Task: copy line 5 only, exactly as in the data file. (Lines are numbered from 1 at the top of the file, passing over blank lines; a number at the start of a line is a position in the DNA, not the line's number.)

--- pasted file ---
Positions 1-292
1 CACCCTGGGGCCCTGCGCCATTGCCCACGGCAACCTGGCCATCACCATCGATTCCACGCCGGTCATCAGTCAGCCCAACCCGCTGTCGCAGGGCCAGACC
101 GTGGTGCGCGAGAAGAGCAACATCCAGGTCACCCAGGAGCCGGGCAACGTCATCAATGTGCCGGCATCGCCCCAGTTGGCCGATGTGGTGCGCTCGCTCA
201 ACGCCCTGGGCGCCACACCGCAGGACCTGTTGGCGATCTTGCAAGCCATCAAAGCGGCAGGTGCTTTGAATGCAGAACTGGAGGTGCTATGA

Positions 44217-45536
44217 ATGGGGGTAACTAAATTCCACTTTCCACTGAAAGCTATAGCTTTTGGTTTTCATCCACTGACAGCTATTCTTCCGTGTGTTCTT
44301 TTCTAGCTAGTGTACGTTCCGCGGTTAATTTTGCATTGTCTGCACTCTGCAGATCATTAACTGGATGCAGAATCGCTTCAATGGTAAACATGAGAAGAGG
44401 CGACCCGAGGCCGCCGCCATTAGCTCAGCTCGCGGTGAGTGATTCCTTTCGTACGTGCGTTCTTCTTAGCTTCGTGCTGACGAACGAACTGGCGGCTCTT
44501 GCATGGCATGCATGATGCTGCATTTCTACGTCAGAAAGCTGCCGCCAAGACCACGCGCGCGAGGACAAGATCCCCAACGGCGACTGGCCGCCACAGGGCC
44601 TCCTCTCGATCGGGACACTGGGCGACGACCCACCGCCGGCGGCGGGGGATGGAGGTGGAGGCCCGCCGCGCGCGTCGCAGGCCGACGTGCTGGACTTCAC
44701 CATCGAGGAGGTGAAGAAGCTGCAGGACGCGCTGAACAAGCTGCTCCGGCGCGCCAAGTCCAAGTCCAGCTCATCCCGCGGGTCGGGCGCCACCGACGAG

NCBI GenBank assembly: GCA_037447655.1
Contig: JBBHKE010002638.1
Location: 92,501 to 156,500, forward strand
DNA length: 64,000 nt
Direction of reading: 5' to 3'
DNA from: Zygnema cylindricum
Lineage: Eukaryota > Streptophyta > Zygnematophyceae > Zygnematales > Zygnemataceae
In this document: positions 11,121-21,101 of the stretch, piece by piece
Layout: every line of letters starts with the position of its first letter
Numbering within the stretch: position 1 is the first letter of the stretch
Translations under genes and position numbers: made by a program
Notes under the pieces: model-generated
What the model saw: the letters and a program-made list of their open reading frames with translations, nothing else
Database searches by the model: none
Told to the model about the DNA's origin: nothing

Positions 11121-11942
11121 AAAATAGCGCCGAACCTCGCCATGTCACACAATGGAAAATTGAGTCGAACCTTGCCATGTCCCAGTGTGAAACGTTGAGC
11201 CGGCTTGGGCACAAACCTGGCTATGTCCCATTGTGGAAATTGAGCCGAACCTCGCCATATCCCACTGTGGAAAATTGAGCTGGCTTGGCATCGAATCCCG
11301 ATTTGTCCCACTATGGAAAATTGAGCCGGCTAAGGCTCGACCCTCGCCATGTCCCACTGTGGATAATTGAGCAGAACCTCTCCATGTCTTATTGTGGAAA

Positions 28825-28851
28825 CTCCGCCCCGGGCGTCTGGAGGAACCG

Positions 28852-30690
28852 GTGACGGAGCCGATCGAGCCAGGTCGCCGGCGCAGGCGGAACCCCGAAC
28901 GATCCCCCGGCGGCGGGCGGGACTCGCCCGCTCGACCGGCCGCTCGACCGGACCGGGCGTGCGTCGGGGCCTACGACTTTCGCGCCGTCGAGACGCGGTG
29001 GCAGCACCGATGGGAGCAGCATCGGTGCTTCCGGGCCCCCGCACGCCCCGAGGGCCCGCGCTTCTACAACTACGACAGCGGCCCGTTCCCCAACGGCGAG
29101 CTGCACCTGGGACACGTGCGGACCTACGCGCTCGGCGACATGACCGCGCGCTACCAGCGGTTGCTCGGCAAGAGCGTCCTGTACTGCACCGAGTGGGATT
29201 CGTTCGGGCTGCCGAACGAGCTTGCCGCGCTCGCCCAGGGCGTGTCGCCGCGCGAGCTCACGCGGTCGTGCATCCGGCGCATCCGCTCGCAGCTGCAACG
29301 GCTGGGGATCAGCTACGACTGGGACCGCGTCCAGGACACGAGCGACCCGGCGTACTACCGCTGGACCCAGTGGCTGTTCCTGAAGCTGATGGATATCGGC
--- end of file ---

Positions 44217-45536